ments. The first movement is 'Bit-
ter Chill,' which describes a violent
Michigan winter with fast and
restful musical gestures," Lin said.
"The second movement is 'Sun on
the Snow,' which represents the
visually content picture after a
harsh winter with slow, harmonic

sounding."
Lin's piece is more classically-
based (versus pop-based) and
makes use of the alto saxophone
and marimba, instruments that
produce both tense, quick-tempo
rhythms and longer, more drawn-
out sounds.
Jack Stratton, School of MT&D
junior, spits out some pop-tunes
in "EZ Mac," a song with Fresh
Prince of Bel-Air influences and
witty, ironic lyrics.
"I wrote the entire flow in a
freshman anthro lecture over
five weeks," he said. "There's a
little Afro-Cuban-meets-hip-
hop going on ... It-was all original
even though it has an old-school
sampled feel." The song itself uses
complex drumbeats and choruses
imbued with keyboards tickling
out minor-based melodies. Strat-
ton is a three-time "New Music on
the Block" winner.
Other winners include Stewart
Randolph, School of MT&D senior
and Kevin DeKimpe, a School of
MT&D junior.
Huang described the compe-
tition as a "good opportunity to
showcase .. my music," and get a

recording deal in the process.
It's a little-known fact, but all
students can become certified to
use the recording studio on North
Campus after registering formulti-
week studio orientations at http://
www.dc.umich.edu/training.htm.
Simoni also recommends that stu-
Cultivating
diverse sounds.
dents register for PAT 201, Intro-
duction to Computer Music. ,
There are a lot more record-
ing options for musicians than to
lock themselves "in an air tight
isolation booth in East Quad,"
which is what Stratton did, or in a
semi-private dorm room. Making
use of the University's recording
opportunities can help burgeon-
ing artists create award-winning
music - artists who, unlike Kanye
West, are pinching pennies and
just beginningto hammer out their
catchy beats.

pedal-smitten opener? Check.
Swirly My Bloody Valentine trib-
ute? Check. Lazy-river guitar bal-
ladry that explodes two-thirds of
the way through into a surging
coda of crystalline noise? Check.
But something about Microcas-
tle is supremely refreshing in a
year suffering from a drought of
good, old-fashioned indie rawk
(in other words, it's good). There's
always going to be a demand for
well-crafted songs with sticky
melodies, and Deerhunter fills it
here with confectionary aplomb.
Oh, and Bradford Cox's wistfully
milky tenor is cause enough for a
love letter.
JOSH BAYER
#9: Times New Viking - Rip It Off
With their densest serving of
io-fi squalor yet, Times New Viking
proved just how listenable pure
cacophony can be. On the trio's
third album, melodies, guitar riffs
and'synth licks bleed together into
a swollen mass of tape-bursting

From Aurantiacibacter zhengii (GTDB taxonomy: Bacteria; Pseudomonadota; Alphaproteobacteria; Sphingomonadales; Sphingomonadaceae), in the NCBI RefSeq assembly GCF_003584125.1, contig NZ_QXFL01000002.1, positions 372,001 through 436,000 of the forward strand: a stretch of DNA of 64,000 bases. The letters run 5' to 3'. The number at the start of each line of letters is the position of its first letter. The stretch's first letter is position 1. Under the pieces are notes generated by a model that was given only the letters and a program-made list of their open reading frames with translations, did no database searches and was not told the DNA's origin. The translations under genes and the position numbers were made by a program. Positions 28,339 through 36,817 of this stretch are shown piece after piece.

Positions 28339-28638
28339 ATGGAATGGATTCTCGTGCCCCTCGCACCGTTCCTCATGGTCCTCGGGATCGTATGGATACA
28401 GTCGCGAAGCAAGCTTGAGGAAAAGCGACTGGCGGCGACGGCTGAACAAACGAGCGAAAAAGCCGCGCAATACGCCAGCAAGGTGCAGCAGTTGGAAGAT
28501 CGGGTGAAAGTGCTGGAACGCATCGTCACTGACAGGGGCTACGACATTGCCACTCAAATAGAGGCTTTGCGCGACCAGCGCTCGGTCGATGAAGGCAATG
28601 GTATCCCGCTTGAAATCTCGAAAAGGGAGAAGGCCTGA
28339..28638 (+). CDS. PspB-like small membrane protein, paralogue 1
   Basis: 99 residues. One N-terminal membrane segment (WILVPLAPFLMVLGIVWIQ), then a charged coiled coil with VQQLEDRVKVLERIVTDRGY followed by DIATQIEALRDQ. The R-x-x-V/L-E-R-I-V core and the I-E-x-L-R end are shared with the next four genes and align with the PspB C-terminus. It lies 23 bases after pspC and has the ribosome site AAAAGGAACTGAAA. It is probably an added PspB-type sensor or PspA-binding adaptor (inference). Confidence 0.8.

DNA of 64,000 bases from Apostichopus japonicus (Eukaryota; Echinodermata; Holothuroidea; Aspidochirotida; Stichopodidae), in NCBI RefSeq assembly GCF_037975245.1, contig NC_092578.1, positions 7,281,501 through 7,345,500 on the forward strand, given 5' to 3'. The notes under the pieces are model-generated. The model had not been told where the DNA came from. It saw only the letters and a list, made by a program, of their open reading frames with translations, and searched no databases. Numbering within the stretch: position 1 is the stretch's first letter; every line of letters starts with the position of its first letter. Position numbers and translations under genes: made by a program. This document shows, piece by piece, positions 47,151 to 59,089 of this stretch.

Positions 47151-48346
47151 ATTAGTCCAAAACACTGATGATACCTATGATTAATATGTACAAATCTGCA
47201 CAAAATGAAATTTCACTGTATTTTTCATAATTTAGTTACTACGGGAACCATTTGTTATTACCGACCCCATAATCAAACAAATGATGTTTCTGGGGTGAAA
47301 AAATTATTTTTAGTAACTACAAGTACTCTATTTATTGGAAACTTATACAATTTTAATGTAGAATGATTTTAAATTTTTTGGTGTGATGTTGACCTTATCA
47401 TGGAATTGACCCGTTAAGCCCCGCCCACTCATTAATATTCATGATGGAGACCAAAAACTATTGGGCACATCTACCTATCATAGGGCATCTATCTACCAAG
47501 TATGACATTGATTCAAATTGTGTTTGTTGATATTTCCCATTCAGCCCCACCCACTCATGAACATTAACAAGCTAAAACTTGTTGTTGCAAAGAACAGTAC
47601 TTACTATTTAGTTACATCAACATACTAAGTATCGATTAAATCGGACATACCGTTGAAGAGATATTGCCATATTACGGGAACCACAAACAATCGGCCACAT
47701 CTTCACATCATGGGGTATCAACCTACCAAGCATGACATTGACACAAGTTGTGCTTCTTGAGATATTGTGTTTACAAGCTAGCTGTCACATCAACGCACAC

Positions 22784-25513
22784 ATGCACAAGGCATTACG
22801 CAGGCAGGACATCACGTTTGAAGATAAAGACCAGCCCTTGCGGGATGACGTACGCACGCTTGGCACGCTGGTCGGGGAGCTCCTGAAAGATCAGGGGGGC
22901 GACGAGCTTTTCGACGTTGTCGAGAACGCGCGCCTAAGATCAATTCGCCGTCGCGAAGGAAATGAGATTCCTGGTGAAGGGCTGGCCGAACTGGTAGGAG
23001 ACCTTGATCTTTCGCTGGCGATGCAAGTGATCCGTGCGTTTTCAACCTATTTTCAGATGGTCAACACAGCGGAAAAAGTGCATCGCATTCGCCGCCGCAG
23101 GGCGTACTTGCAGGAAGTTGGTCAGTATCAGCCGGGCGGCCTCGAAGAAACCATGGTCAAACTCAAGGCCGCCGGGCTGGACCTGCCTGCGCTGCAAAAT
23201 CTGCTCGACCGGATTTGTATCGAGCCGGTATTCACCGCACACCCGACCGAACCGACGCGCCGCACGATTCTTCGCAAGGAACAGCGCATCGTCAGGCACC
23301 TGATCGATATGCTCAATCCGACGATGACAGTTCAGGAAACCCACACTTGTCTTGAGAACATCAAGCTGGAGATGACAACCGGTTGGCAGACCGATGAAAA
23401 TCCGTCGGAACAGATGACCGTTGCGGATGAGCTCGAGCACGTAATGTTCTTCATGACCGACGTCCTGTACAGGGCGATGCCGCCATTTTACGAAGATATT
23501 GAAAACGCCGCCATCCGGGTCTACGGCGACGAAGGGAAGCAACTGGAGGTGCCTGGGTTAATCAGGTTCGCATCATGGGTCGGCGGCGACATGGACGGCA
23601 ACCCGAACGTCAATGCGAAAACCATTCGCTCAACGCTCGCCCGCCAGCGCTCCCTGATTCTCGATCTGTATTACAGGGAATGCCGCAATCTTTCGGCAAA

sound. The barely distinguishable,
co-ed vocal attack of Beth Mur-
phy and Adam Elliott is so fun that
the entire affair is almost childish,
but the feedback burst it pierces
through is so abrasive it should be
x-rated. Completely disrespecting
basic audio conventions, the dis-
torted bubblegumofRip ItOffrelies
entirely on energy for its thrills.
And that energy is undepletable.
DAVID WATNICK
#10: Okkervil River - The Stand
Ins
On. 2007's brilliant The Stage
Names, Will Sheff and Co. seem-
ingly found true comfort and dex-
terity as a band. With this year's
quasi-sequel The Stand Ins, the
band relies on its effortless musi-
cal swagger while inscrutable
frontman Sheff turns an intently
focused eye on lyrical themes. The
result is one of the great bi-polar
records of the rock era. While the
country-inflected instrumentation
is downright giddy at times, Sheff
relentlessly sermonizes, with vary-
ing degrees of transparency, about
the pitfalls of being an artist. If he
truly suffers from any of the disil-
lusionment of which he sings, he
masks it well, because the album is
his most inspired effort yet.
DAVID WATNICK

tive, morphing vocals challenge
listeners to keep trying. Songs like
"Courtship Date" and "Good Time"
are sonically complex but main-
tain the warm invitation of a solid
groove. Crystal Castles doesn't just
sound like music from the future
- it could actually be the future of
music. E
JEFF SANFORD

I

#13: Department of Eagles - In Ear
Park
Brooklyn has seen its share of
talent lately, and duo Department
of Eagles is no exception. Grizzly
Bear co-lead songwriter Dan Ros-
sen takes his sophisticated Tin
Pan Alley pop in a slightly differ-
ent direction with the help of his
college roommate, Fred Nicolaus,
creating a sunnier and less dreary
collection of songs with arguably
more variety than his primary act.
The arrangements of In Ear Park
are vast, almost to a fault, though
the simpler pop moments on songs
like "Waves of Rye" and "No One
Does it Like You" give it a charm
all its own. While Department of
Eagles is more a project between~
friends than a full-blown band, In
Ear Park deserves an attention all
its own, which serves to further
highlight Dan Rossen's increasingly
adventurous songwriting.
MIKE KUNTZ

7A&Flm'f. l

COURTESY OF ISLAND
#5. Vampire Weekend - Vampire
Weekend
2008's dubious "buzz-band"
award goes to none other than